i finished the high voltage power supply
This article borrows from previous ones. In particular, this one goes into detail on the design of this subsystem. I'll summarize briefly:
110V from the low voltage supply is used as the main power source. It enters the HVPS and proceeds to an "upside-down" buck converter, which is the point where the output voltage is regulated. This intermediate rail, at about 50 to 60V, is then made into a square wave at 25 kHz by an inverter, which then drives the two transformers in parallel. This design affords maximum flexibility in the transformer design, as they can be separate (one for high voltage, one for filament) and gapless.
Building the transformer
Back in March, I did the initial HV transformer build. This consisted of a couple 3D-printed bobbins, one with isolation fins, placed onto a square ferrite core and potted in a 3D-printed box:
The bobbins are dipped twice in Glyptal enamel. The transformer is build and placed in the box, with a shim of fishpaper to keep a tight fit. Fiberglass sleeves protect the silicone wires from nicks. Then, the whole thing is potted in MG Chemicals 832TC epoxy potting compound.
Following potting, brass sheet (just basic shit from the hardware store) is formed around it into a shield. This turned out to be necessary — the characteristics of the potted transformer without shielding made the control loop severely unstable for reasons I don't really have a good guess about (before potting, this did not happen). Interestingly, the full potted and shielded assembly results in a significantly more efficient power supply than unpotted, by a factor of about half the idle current.
Testing the system
Now that the whole system is together, it needs to be tested again. I built a setup with a separate off-board rectifier for the filament supply (moving it from a -2kV float back up to ground) so the filament supply could be loaded down with a basic e-load — I am not silly enough to try to float an e-load.
Setup not pictured here as I probably wasn't safe enough and don't want to set any bad examples.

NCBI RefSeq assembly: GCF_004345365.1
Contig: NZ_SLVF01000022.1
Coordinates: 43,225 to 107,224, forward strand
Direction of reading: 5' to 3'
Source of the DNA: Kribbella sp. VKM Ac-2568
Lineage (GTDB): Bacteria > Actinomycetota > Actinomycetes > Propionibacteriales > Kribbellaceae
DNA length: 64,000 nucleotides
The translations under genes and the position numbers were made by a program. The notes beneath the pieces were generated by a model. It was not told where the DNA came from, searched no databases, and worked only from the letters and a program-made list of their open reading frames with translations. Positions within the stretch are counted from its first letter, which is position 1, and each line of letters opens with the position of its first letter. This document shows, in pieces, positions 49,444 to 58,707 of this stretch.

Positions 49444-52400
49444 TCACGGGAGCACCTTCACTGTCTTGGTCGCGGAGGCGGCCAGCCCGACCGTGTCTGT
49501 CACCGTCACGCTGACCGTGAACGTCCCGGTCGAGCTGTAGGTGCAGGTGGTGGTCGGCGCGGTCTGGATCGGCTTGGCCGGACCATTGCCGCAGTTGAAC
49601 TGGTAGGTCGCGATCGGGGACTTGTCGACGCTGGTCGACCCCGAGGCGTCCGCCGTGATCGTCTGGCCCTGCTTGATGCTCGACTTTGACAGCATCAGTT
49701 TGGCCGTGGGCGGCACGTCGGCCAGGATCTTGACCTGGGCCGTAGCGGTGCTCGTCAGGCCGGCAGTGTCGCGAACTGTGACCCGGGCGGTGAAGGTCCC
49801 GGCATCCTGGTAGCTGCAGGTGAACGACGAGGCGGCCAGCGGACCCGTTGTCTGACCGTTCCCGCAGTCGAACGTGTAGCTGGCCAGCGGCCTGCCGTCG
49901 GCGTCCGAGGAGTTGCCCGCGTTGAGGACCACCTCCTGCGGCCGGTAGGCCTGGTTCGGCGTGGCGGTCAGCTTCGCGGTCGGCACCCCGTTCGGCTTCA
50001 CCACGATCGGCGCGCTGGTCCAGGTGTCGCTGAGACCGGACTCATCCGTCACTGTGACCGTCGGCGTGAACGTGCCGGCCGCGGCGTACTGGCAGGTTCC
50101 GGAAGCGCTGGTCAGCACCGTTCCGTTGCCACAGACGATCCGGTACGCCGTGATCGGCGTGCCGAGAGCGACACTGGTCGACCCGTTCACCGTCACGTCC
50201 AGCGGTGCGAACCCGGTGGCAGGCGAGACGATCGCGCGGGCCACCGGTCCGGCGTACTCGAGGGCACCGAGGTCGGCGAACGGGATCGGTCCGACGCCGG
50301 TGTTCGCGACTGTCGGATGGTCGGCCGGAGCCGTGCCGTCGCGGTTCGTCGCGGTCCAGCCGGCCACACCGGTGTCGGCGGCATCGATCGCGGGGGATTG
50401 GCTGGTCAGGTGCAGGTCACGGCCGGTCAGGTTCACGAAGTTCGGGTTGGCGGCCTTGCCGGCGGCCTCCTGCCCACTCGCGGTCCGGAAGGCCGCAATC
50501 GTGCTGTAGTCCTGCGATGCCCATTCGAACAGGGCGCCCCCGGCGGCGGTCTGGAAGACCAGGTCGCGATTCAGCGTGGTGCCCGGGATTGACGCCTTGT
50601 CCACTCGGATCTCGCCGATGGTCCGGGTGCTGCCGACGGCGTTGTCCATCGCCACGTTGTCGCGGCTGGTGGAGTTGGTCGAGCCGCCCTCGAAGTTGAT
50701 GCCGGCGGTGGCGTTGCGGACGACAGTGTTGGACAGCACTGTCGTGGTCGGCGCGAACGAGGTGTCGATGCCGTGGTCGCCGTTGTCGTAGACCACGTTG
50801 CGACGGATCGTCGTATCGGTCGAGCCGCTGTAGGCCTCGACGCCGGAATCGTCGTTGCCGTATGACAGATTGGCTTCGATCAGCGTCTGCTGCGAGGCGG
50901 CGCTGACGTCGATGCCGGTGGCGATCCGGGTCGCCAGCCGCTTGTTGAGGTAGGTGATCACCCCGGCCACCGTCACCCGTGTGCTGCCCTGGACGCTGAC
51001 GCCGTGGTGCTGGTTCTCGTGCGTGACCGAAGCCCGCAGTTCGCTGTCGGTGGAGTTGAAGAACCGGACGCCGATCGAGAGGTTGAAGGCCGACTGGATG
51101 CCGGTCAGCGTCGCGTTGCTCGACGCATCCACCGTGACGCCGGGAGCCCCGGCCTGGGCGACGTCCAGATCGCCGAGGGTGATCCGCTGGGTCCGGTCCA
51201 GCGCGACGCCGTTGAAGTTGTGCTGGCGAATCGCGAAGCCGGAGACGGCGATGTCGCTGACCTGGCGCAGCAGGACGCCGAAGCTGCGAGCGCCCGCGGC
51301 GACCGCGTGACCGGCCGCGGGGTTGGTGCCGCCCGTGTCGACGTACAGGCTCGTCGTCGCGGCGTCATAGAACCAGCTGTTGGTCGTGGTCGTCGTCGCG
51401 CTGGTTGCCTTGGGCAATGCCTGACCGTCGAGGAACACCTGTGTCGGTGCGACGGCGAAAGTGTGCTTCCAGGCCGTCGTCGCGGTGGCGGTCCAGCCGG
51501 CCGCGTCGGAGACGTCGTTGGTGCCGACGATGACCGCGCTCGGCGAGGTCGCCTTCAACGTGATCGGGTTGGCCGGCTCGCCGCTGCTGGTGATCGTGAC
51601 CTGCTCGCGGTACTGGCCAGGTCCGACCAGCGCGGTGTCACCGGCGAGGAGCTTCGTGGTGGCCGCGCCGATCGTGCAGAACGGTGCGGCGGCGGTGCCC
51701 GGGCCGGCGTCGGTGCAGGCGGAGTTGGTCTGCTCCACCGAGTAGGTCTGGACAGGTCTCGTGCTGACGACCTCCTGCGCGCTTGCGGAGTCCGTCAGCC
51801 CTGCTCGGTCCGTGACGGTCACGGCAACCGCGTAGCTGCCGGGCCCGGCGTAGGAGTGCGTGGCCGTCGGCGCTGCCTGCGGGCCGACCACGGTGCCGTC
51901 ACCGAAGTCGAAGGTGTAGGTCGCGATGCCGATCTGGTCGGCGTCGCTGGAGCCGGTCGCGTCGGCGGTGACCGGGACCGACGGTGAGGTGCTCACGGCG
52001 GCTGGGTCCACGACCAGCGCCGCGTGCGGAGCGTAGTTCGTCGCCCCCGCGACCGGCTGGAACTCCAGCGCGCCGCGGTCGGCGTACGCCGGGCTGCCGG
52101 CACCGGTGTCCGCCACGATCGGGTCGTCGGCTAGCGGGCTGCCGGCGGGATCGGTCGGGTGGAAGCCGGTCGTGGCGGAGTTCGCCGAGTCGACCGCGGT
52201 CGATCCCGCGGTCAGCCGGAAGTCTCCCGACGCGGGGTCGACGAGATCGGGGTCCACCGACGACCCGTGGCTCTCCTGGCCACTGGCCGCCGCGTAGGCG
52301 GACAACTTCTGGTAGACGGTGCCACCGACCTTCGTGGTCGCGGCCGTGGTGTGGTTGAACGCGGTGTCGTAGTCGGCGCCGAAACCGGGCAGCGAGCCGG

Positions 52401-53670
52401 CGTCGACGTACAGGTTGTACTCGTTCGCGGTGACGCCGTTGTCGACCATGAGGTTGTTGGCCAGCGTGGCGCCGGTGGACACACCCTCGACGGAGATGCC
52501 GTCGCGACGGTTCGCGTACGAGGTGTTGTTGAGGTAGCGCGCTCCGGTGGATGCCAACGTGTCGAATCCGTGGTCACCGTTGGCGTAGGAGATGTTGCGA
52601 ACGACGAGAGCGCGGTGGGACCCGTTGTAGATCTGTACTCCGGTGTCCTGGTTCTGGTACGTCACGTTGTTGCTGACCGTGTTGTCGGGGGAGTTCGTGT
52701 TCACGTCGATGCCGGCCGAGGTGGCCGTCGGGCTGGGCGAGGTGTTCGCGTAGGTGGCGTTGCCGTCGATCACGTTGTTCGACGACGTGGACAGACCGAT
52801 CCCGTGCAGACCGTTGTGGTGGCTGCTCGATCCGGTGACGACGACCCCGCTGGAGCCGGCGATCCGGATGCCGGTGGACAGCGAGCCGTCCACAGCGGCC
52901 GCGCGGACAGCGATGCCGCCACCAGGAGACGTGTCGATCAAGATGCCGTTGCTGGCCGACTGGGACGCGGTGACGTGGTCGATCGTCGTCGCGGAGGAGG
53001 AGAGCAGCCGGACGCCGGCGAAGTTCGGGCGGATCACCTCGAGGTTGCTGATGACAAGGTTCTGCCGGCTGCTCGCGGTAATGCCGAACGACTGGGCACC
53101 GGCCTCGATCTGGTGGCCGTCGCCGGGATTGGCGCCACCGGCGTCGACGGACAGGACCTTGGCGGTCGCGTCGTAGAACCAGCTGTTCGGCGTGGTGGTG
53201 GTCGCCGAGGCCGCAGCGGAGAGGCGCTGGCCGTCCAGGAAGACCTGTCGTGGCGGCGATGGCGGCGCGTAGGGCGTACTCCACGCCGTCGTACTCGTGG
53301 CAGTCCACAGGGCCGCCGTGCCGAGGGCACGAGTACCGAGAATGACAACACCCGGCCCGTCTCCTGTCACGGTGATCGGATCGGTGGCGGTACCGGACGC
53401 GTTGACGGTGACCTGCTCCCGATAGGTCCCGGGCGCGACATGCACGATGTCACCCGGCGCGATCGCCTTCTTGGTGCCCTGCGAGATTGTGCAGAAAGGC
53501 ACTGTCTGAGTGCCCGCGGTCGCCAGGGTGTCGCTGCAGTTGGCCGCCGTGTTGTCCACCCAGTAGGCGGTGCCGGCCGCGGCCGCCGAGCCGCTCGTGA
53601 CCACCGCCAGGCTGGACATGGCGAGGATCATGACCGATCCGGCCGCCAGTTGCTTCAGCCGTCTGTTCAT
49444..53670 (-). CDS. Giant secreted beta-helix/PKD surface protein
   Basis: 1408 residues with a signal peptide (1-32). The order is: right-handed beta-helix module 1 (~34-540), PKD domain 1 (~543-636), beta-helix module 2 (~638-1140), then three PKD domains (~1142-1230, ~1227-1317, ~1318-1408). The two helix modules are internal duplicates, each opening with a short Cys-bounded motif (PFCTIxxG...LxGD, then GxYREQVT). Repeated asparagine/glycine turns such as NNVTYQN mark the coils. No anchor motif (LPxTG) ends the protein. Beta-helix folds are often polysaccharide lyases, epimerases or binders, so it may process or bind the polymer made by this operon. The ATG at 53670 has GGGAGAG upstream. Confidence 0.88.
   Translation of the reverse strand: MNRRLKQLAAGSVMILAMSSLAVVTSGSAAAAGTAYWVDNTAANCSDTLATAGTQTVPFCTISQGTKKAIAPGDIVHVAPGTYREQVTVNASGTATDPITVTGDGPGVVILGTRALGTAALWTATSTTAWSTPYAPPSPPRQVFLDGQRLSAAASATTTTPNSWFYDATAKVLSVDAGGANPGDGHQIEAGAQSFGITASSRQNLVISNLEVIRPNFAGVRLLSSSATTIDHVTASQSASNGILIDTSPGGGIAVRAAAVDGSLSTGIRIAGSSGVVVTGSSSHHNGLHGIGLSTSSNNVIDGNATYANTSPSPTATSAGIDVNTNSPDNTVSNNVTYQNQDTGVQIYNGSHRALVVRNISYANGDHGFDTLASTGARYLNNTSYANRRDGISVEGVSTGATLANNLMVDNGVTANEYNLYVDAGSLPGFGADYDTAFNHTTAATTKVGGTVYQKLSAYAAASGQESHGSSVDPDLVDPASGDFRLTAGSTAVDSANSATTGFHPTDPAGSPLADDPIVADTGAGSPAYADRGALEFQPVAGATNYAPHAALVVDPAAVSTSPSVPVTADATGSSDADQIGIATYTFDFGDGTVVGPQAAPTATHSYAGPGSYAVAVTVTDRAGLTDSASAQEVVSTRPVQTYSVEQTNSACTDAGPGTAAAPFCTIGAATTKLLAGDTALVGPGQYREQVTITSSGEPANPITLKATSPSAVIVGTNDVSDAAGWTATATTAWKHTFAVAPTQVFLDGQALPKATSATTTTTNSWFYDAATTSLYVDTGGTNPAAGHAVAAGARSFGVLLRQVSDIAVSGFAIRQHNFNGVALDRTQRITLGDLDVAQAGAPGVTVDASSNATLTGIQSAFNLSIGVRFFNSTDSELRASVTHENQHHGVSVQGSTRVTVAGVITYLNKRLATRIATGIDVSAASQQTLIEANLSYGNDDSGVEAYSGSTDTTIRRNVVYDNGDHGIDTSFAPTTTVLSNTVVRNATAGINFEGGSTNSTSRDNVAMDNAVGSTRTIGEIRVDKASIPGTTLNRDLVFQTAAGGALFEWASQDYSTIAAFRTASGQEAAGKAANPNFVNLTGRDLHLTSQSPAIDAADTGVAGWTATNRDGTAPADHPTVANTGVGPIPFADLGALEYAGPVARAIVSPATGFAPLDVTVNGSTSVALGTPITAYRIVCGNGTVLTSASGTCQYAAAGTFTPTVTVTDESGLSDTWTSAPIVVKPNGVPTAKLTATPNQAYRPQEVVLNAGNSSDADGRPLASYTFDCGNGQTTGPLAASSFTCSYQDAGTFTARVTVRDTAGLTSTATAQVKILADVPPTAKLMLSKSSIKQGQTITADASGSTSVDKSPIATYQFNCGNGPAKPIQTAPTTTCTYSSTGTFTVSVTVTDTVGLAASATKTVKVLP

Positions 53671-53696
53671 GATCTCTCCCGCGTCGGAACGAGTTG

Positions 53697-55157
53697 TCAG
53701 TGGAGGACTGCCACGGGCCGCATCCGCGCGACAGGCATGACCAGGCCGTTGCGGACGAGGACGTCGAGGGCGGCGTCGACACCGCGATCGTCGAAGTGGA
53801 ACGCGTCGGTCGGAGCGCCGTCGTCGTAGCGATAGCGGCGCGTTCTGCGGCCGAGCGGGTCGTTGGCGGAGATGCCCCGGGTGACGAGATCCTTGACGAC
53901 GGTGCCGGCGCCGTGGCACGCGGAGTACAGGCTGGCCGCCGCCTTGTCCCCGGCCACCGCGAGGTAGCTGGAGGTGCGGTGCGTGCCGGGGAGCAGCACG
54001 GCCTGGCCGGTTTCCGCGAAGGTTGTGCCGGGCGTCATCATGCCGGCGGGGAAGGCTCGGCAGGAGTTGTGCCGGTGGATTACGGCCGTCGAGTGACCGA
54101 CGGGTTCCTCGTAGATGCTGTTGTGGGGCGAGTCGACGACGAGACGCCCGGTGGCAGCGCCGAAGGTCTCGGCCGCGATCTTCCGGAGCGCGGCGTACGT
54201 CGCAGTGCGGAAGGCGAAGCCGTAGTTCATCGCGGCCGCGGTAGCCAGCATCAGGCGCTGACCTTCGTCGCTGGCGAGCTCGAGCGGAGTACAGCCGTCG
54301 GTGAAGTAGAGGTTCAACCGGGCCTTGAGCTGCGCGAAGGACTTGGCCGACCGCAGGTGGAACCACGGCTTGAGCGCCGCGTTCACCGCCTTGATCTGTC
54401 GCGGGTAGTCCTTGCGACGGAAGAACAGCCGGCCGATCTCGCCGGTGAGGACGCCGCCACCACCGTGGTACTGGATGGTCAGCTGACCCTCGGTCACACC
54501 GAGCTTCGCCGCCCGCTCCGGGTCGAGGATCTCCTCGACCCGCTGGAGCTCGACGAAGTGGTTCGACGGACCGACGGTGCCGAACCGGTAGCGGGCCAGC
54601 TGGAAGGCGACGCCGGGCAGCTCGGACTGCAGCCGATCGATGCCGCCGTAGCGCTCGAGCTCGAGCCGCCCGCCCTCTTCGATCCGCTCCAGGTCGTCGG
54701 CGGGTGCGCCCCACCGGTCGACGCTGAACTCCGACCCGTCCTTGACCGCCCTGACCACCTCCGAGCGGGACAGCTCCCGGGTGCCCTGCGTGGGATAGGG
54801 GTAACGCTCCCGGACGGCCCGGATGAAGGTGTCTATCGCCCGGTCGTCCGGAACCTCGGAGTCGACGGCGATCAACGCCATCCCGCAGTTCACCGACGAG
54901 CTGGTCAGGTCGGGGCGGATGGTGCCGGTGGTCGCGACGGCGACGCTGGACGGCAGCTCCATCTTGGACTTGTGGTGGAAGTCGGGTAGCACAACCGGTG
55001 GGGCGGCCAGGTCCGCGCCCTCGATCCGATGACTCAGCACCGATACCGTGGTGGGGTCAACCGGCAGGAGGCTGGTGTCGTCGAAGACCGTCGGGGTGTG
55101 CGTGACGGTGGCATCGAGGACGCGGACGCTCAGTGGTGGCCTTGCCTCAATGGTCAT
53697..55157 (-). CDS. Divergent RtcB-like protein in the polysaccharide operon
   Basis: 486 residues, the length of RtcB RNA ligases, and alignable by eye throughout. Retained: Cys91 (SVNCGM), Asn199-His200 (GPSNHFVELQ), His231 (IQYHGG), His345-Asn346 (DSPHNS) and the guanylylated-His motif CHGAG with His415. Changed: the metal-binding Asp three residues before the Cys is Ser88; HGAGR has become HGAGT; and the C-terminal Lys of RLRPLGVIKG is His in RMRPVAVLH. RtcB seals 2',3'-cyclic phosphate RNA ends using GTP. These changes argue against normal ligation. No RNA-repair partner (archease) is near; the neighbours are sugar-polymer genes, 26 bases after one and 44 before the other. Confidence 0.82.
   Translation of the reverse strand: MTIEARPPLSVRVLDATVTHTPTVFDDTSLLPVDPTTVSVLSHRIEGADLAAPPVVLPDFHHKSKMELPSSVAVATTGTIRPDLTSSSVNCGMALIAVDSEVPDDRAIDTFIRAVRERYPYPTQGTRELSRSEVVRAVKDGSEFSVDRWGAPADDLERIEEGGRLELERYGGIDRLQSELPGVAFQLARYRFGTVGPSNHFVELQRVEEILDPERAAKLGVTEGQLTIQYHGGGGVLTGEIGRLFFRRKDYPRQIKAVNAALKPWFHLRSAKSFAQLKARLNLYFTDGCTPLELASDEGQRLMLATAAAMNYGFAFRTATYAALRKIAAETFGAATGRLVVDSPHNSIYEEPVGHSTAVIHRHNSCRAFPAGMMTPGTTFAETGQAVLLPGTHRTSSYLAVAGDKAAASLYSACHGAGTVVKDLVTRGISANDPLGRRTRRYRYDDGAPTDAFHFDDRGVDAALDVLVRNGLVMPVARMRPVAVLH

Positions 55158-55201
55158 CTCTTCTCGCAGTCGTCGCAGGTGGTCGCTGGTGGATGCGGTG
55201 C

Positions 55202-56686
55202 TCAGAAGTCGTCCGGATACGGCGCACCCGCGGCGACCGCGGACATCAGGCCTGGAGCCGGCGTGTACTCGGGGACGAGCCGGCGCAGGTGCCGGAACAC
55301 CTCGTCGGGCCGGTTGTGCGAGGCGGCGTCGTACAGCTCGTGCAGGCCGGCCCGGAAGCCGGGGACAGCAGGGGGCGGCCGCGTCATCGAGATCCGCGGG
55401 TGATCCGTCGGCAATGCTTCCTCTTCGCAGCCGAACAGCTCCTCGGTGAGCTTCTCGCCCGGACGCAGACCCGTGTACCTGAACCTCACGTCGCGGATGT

Plotting the startup shows it's still more or less stable after the transformer potting. It's slightly underdamped, but I'm not worried about that. The deliberately loose coupling across the HV transformer makes stabilization really tricky, and I am lazy.
Channel 1 (yellow) is the PWM controller compensation node; channel 3 (pink) is the -2kV output:
Injecting a 50kHz reference signal confirms synchronization works as intended:
The system seems a bit less stable without sync, so I'm considering revisiting loop compensation after all. But I don't want to fuck with 2000V on the bench any more than I need to. Maybe if I can get the power stability analysis feature on this Rigol MSO5 working here I'll do a quick writeup on that — cute feature. With sync it's quite stable so I'm not too worried. (Without sync, it runs at a slightly lower frequency.)
Some more pics
- Using a power inductor as most of a transformer doesn't really work all that well. It's a distributed gap core and doesn't much care for this mode of operation. It works, but the core loss is high and it gets a bit hot. Not enough to throw out the design, but I don't think I'd do it again.
- I deliberately accepted poor coupling across the HV transformer to make it easier to get excellent isolation. This does present some design challenges. In particular, because the -2kV rail voltage is the variable under regulation, the filament voltage ends up being almost completely unregulated. In my testing I saw it vary from about 7.5V to about 12V under various load conditions. I plan on a simple regulator between this and the actual filament.
- A vacuum pump for the potting compound would have been welcome.
- I wouldn't use gate drive transformers for this again. Good semi-isolated bridge drivers are expensive on Digi-Key, but I've since found a pretty dope part on LCSC that doesn't cost a fortune.
Design files are here